The fund’s aim is to preserve the global purchasing power of your money. It is fully global and will not be constrained by having to invest alongside any index. Portfolio turnover is likely to be low as this is not a super-active trading fund, more one for longer-term strategic investments.
You might suppose the preservation of global purchasing power is not that important and in some ways it rather depends on how much money one has. However, may I suggest that any doubters ask the unfortunate people of Iceland how they feel about their stricken currency – I suspect that, for most of them, foreign holidays will be off the agenda for quite some time.
Unlike many other currency funds, the Schroders fund is fully global and casts its net wider than the major world currencies such as the US dollar, Swiss franc, euro, yen and sterling. Some 25 to 30 years ago, such a restricted mandate would have been perfectly reasonable as there was very little else you would want to buy but the emergence of the developing world is changing all that.
The banking crisis – or more accurately, the Western banking crisis – has meant currencies of the developed world look less attractive on a global scale. The world is turning upside down and no longer will the developed world be able to do exactly what it wants. The economies of nations such as China, India and Russia look stronger on a long-term view and their currencies should inexorably benefit as a result. Consequently, the Schroders fund will be putting money into Asian and emerging market currencies where it sees fit.
Do not make the mistake of regarding this as a “cash” fund – it will not necessarily show a consistent return in all conditions. Returns are likely to be lumpy because that is the nature of currency market – a currency can stay overvalued or undervalued for a long time but when it moves it tends to happen suddenly. Investors can make – or lose – a lot of money depending on which side of the move they are on, which is why it is important to invest with people who know what they are doing.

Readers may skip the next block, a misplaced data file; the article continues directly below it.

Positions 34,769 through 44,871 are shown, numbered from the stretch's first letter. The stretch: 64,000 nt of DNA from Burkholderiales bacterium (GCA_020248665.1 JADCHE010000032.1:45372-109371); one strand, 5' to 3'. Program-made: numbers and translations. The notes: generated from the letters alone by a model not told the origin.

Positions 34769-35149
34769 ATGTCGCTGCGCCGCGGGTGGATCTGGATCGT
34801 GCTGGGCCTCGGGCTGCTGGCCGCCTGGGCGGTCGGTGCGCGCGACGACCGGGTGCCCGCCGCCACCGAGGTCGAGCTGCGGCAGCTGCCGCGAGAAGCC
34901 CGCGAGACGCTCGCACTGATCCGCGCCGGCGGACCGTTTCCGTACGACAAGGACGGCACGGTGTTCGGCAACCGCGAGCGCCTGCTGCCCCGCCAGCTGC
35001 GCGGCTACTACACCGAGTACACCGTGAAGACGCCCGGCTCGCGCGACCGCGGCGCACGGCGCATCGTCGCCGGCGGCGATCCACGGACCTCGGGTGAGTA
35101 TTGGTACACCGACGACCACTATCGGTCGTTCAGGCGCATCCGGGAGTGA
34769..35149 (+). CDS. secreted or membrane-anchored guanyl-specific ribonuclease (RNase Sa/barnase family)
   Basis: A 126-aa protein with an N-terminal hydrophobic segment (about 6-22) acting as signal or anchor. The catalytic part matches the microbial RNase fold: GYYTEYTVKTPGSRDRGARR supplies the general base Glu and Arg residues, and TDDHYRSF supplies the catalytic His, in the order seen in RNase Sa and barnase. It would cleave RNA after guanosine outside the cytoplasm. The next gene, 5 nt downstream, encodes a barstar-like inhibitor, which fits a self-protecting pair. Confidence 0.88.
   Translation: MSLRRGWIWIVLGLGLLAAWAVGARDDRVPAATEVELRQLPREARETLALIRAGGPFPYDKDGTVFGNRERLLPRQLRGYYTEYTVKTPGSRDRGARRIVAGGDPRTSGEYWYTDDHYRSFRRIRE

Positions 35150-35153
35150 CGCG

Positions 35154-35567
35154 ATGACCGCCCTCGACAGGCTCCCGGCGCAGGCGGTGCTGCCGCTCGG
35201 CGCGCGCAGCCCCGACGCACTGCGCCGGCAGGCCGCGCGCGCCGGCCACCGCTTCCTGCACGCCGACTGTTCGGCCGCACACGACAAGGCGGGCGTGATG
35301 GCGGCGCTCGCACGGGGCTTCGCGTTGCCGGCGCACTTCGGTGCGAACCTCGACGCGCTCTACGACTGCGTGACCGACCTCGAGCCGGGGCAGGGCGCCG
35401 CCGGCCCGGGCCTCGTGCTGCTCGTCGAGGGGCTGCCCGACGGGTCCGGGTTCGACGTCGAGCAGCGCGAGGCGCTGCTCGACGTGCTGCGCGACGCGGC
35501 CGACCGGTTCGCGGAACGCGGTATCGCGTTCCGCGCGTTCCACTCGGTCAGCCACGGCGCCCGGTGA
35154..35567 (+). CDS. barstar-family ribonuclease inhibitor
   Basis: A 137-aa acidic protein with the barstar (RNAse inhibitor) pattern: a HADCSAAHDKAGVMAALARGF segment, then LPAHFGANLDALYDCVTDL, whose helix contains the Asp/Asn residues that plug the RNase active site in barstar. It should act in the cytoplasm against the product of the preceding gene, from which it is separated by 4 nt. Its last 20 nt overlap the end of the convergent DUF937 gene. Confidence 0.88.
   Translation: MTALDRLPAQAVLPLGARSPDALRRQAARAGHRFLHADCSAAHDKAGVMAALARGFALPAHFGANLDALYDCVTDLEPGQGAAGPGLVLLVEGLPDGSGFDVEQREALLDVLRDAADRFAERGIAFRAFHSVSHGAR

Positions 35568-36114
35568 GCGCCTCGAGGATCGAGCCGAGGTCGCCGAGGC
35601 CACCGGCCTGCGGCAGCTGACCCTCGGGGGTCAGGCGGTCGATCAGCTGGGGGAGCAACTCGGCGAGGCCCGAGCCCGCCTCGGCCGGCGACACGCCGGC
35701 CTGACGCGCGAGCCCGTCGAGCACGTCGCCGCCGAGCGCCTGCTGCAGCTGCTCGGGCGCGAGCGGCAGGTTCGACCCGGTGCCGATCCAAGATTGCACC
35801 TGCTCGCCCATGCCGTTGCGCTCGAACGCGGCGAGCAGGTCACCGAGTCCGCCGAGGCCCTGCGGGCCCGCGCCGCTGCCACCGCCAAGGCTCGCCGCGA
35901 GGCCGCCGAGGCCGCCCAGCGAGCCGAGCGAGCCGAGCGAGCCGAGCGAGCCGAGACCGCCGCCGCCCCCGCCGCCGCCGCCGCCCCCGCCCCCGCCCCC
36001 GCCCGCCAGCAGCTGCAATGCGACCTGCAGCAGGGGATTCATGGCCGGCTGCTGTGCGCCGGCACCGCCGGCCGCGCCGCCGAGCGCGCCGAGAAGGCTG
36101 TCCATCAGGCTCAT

The Schroders team was set up by Jeff Blanning, head of emerging markets, and he and the fund manager Clive Dennis used to work together in commodities. They have years of experience in analysing political and economic factors that affect currency.
At the moment, there is very little differential in terms of interest rates among the developed nations and the drivers of currency movements are varying all the time. The Schroders’ team is constantly on the lookout for signals that might change the value of a currency. When volatility is pretty low – as it is at present – they tend to invest neutrally and the portfolio will be fairly close to the benchmark. However, when volatility increases and opportunities become more prevalent, they can move decisively into the areas they believe have the most promise.
The UK’s economic woes and the massive borrowing plans of our Government have made sterling appear vulnerable. The only saving grace is that we are not alone as most of the world’s major currencies look ugly right now. However, given the almighty mess the UK finds itself in, it is not hard to see sterling suffering further falls over the next couple years. This new Schroders’ fund should appeal to those looking to enhance the purchasing power of their capital on a global scale.